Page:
Curricular Unit: Cells

Contributed by: Integrated Teaching and Learning Program, College of Engineering, University of Colorado Boulder

Two photos: A spherical spongy green, orange and blue orb. Web-like structures with green centers and purple and pale yellow areas.
Detailed microscopic images of living cells.
copyright
Copyright © National Institute of General Medical Sciences , National Institutes of Health http://www.nigms.nih.gov/Publications/FactSheet_Cells.htm

Summary

In this unit, students look at the components of cells and their functions and discover the controversy behind stem cell research. The first lesson focuses on the difference between prokaryotic and eukaryotic cells. In the second lesson, students learn about the basics of cellular respiration. They also learn about the application of cellular respiration to engineering and bioremediation. The third lesson continues students' education on cells in the human body and how (and why) engineers are involved in the research of stem cell behavior.
This engineering curriculum meets Next Generation Science Standards (NGSS).

Engineering Connection

Engineers design systems to remove harmful bacteria found in drinking water. So, clearly, they know a lot about cell behavior in order to design beneficial systems. And, engineers use their knowledge of cells to make products that offer strong protection against harmful bacteria and also enhance the growth of beneficial bacteria (such as soap vs. compounds to break down harmful pollution). Through the process of bioremediation, engineers use their knowledge of cells to promote the growth of cells that break down toxic compounds into harmless byproducts that aid in the protection of our environment.

From engineering tools for observation on the molecular level to chemical and bioengineering of natural fluorescent dyes to examine cell replication in an organism, engineering developments and design have helped advance research of all types of cells. Engineering influences science and medical research by facilitating the understanding of how cells are influenced in all directions by their environment and how they behave in our bodies.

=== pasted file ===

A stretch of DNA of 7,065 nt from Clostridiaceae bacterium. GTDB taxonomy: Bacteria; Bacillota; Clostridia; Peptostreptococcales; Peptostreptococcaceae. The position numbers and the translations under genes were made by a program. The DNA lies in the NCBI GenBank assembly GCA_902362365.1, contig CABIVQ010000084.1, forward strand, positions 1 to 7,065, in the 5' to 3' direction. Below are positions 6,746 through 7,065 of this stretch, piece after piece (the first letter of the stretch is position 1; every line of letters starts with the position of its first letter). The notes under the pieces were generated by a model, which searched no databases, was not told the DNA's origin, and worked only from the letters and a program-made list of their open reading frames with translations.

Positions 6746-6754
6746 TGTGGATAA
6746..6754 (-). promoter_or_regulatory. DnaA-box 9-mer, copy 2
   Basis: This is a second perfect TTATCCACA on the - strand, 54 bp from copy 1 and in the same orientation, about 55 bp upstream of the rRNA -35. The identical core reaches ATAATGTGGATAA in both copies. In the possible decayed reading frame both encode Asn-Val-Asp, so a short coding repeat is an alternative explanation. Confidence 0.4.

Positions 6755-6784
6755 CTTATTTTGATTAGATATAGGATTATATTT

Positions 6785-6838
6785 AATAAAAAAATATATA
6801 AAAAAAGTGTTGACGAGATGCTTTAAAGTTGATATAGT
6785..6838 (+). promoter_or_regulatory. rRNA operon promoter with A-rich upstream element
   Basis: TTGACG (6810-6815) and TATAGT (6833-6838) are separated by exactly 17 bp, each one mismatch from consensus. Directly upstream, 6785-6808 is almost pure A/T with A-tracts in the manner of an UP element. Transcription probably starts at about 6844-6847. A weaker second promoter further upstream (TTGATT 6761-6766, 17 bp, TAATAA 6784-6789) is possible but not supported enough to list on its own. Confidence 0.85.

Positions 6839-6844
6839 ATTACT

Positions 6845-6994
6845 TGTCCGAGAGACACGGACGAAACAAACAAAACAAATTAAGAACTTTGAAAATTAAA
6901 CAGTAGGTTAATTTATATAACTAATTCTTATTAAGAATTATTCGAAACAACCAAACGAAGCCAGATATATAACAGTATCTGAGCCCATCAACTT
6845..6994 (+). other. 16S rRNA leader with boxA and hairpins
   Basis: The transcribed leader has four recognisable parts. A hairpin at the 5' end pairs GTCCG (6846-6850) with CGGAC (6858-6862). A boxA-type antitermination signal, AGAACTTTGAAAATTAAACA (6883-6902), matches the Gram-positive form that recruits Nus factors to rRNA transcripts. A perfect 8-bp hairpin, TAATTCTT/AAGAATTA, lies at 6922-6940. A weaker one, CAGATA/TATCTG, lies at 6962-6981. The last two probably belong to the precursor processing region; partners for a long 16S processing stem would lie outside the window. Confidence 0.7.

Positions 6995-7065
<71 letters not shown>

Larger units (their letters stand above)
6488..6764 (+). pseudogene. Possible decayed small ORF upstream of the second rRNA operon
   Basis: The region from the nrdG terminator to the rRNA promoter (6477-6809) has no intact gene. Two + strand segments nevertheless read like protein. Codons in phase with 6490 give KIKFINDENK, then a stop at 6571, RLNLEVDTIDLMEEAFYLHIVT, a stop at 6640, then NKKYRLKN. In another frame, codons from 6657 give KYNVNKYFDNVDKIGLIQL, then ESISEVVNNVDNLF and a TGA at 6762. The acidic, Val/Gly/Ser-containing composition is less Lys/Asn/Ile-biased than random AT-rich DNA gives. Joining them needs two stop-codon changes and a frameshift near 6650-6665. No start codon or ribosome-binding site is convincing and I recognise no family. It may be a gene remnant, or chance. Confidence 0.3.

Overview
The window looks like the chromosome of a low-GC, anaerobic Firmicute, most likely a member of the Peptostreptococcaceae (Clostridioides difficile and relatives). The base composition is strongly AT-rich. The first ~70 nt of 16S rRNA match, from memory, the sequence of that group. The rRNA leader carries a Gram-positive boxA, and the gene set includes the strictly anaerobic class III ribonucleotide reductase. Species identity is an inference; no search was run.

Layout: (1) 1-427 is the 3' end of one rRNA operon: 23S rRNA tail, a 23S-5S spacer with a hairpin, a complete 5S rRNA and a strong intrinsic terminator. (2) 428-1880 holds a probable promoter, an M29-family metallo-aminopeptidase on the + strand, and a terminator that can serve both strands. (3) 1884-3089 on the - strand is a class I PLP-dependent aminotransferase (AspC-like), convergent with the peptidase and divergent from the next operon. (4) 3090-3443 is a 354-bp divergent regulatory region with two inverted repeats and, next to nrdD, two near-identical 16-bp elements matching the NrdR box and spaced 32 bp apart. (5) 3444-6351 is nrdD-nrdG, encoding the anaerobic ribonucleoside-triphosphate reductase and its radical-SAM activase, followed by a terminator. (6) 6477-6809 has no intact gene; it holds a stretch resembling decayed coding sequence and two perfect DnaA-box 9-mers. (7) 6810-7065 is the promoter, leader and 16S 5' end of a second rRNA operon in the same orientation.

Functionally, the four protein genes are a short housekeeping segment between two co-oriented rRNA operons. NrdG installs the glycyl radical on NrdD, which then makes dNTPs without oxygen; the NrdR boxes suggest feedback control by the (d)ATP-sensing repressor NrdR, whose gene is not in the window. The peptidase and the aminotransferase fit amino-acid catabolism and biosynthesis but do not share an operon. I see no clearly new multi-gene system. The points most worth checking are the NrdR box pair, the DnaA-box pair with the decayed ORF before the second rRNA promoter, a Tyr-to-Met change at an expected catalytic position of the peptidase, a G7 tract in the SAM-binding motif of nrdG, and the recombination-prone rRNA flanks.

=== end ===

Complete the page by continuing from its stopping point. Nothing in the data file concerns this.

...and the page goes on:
More Curriculum Like This

Cell Celebration!

Students look at the components of cells and their functions. The lesson focuses on the difference between prokaryotic and eukaryotic cells.

Middle School Lesson
Cellular Respiration and Bioremediation

Students learn about the basics of cellular respiration. They also learn about the application of cellular respiration to engineering and bioremediation. And, they are introduced to the process of bioremediation and examples of how bioremediation is used during the cleanup of environmental contamina...

The Cloning of Cells

Students continue their education on cells in the human body. They discuss stem cells and how engineers are involved in the research of stem cell behavior. They learn about possible applications of stem cell research and associated technologies, such as fluorescent dyes for tracking the replication ...

Middle School Lesson
Biological Processes: Putting Microbes to Work

Students learn the fundamentals of using microbes to treat wastewater. They discover how wastewater is generated and its primary constituents. Microbial metabolism, enzymes and bioreactors are explored to fully understand the primary processes occurring within organisms.

Educational Standards

Each TeachEngineering lesson or activity is correlated to one or more K-12 science, technology, engineering or math (STEM) educational standards.

All 100,000+ K-12 STEM standards covered in TeachEngineering are collected, maintained and packaged by the Achievement Standards Network (ASN), a project of D2L (www.achievementstandards.org).

In the ASN, standards are hierarchically structured: first by source; e.g., by state; within source by type; e.g., science or mathematics; within type by subtype, then by grade, etc.

  • Evaluate competing design solutions using a systematic process to determine how well they meet the criteria and constraints of the problem. (Grades 6 - 8) Details... View more aligned curriculum... Do you agree with this alignment?
  • Develop and use a model to describe the function of a cell as a whole and ways parts of cells contribute to the function. (Grades 6 - 8) Details... View more aligned curriculum... Do you agree with this alignment?
Suggest an alignment not listed above

Unit Schedule

Contributors

See individual lessons and activities.

Copyright

© 2008 by Regents of the University of Colorado

Supporting Program

Integrated Teaching and Learning Program, College of Engineering, University of Colorado Boulder

Acknowledgements

This digital library content was developed by the Integrated Teaching and Learning Program under National Science Foundation GK-12 grant no. 0338326. However, these contents do not necessarily represent the policies of the National Science Foundation and you should not assume endorsement by the federal government.

Last modified: June 6, 2017

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